A well written collection of short stories, focusing on the experience of human sacrifice and what it can mean for different relationships. This collection features the stories of Guillaume, a dairy farmer struggling to make ends meet, Matthew, a young boy who has a close attachment to a tree and Francois, an older man trying to make it as a writer whilst looking after his Grandson. The collection is harrowing and dark in places, but always countered with a sense of hope.

What I’m currently reading

If I Could Say Goodbye, Emma Cooper (e-Arc)

Due to be published in September, this is a book exploring the psychology of grief. The narration is told through Jen and her partner, Ed, as this experience impacts their relationship. I’m about half way through this and must admit, it has been a bit of a struggle so far. There’s no real plot and is a bit too heavy on the stream of consciousness for me, but I appreciate the attempt to portray the mental health implications of losing someone. As this has recently happened to me, I resonate with the elements of guilt the author is trying to portray through the characterisation of Jen. I’ll definitely read to the end but I’m not sure it will be one of my higher ratings!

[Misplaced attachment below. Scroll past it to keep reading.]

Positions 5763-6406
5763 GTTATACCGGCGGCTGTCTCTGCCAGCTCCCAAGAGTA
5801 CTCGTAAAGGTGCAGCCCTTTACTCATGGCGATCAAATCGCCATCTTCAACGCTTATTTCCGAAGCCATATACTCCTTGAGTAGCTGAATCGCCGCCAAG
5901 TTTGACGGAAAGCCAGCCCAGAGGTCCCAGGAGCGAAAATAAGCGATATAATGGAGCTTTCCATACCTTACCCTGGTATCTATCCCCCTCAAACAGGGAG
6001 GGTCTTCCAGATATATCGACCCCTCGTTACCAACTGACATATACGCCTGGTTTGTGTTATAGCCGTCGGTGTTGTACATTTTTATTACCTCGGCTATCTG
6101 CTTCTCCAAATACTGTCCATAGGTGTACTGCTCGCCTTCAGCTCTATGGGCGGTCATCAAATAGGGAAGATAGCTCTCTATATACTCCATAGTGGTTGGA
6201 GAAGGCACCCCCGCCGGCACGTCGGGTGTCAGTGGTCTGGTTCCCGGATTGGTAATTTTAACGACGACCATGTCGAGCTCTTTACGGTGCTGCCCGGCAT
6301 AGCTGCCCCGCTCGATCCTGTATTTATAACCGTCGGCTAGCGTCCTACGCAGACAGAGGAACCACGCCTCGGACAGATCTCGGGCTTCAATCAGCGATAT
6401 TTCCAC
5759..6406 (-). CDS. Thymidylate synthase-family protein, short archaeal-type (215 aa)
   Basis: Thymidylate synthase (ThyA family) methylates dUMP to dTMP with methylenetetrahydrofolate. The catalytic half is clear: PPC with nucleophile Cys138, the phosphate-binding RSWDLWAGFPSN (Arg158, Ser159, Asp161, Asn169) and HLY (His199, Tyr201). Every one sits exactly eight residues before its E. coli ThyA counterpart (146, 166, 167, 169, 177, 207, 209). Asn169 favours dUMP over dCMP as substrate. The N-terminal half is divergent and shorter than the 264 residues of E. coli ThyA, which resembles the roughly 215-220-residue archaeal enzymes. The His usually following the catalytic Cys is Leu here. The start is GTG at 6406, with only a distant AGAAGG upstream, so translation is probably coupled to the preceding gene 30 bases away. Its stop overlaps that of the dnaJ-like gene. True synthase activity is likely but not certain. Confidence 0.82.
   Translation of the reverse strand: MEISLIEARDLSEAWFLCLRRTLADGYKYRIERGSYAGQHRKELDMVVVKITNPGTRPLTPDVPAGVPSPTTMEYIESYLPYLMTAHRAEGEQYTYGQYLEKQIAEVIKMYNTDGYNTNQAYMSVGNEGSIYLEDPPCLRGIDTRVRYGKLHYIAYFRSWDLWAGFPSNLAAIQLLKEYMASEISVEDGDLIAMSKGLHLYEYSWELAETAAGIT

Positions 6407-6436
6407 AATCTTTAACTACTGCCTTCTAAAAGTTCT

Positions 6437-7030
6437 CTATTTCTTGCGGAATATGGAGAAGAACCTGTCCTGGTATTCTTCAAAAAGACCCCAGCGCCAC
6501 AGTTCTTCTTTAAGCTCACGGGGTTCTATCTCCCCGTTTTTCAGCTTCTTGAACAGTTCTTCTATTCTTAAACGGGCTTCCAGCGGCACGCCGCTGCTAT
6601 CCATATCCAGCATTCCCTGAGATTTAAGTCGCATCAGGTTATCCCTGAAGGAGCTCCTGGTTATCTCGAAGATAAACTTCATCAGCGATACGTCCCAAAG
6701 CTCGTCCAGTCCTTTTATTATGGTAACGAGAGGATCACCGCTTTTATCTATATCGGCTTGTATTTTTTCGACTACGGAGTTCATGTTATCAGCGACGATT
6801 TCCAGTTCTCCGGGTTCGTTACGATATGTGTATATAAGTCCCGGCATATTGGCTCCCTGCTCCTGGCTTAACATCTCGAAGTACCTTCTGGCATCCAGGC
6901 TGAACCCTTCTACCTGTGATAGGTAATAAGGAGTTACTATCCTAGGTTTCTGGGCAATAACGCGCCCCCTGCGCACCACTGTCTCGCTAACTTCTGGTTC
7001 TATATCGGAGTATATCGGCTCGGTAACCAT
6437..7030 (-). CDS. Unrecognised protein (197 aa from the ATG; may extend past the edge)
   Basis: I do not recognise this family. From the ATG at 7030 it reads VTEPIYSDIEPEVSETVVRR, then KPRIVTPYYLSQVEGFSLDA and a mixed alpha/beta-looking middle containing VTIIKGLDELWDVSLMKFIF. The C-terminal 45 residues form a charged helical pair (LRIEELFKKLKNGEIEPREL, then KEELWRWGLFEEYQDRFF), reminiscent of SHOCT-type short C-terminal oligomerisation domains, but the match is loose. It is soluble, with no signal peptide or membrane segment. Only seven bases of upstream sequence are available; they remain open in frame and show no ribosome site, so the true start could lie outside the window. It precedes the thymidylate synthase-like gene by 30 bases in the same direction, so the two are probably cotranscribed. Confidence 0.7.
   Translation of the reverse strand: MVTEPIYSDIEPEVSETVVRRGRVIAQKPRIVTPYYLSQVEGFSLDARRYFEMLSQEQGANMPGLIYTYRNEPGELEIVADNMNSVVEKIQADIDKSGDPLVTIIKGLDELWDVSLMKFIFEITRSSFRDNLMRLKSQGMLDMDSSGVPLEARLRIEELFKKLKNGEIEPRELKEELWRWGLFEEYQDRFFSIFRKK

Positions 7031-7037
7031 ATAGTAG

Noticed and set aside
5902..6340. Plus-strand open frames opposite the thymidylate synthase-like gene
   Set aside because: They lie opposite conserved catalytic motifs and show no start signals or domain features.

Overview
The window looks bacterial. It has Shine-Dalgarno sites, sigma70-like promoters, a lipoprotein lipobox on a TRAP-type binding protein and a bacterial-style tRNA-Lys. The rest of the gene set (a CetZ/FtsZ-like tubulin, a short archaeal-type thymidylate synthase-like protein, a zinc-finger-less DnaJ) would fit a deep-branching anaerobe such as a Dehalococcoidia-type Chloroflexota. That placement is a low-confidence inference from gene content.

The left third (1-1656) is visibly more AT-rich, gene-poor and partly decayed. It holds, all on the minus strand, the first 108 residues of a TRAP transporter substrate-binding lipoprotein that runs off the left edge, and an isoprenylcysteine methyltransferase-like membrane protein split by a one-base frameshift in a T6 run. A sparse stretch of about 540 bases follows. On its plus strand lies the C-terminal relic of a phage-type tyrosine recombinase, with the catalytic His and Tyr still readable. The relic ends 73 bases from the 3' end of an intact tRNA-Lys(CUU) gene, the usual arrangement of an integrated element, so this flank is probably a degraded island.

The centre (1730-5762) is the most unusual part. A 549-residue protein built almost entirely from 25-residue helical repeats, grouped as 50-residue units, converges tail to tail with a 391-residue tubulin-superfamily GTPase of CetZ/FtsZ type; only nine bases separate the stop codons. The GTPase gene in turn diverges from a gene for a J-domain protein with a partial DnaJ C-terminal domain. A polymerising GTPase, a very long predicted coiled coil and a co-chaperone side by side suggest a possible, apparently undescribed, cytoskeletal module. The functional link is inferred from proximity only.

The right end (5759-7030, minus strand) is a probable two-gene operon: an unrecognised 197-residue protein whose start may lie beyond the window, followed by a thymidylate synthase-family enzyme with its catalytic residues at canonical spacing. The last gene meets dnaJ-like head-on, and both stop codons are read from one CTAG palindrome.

A Tale of Two Cities, Charles Dickens

A novel centuries apart from the one above. This is a novel which explores the element of social upheaval wrought by the French Revolution in 1789, swinging between London and Paris. Dickens is full of his characteristic humor, portrays great characters and has a use of language which is lyrical, poetic, and informative. I love the feeling of change and upheaval that is being conveyed. I’m about 3/4 of the way through and very much enjoying it – I’ve always been fascinated by that part of history which helps!

What’s on my July radar?

I think I’m going to abandon having a TBR list as I feel so much pressure and disappointment when I look at it and realise I haven’t ticked off many. Instead I think I’ll be referring to it as a ‘radar’ as this feels more achievable. Sometimes I’m not in the mood to read anything from my list, and often discover new titles I want to read more.

So what’s on my radar for July? Definitely We Need to Talk About Race as I have very much been enjoying listening to the podcast and feel it will be a good introduction into exploring the racial history of Britain. Also An American Marriage, a novel I have wanted to read for a long time, and one I know has had great reviews. I’ve got a few e-ARC books to review as I’m trying to get my NetGalley feedback rating to 80%. Apart from that, I’m not going to list any more as I don’t want to pressure myself! Reading habits are so changeable so I don’t think it’s all that necessary to stick to TBR’s.

I hope you are all staying well and had a good reading month!

Violet xxx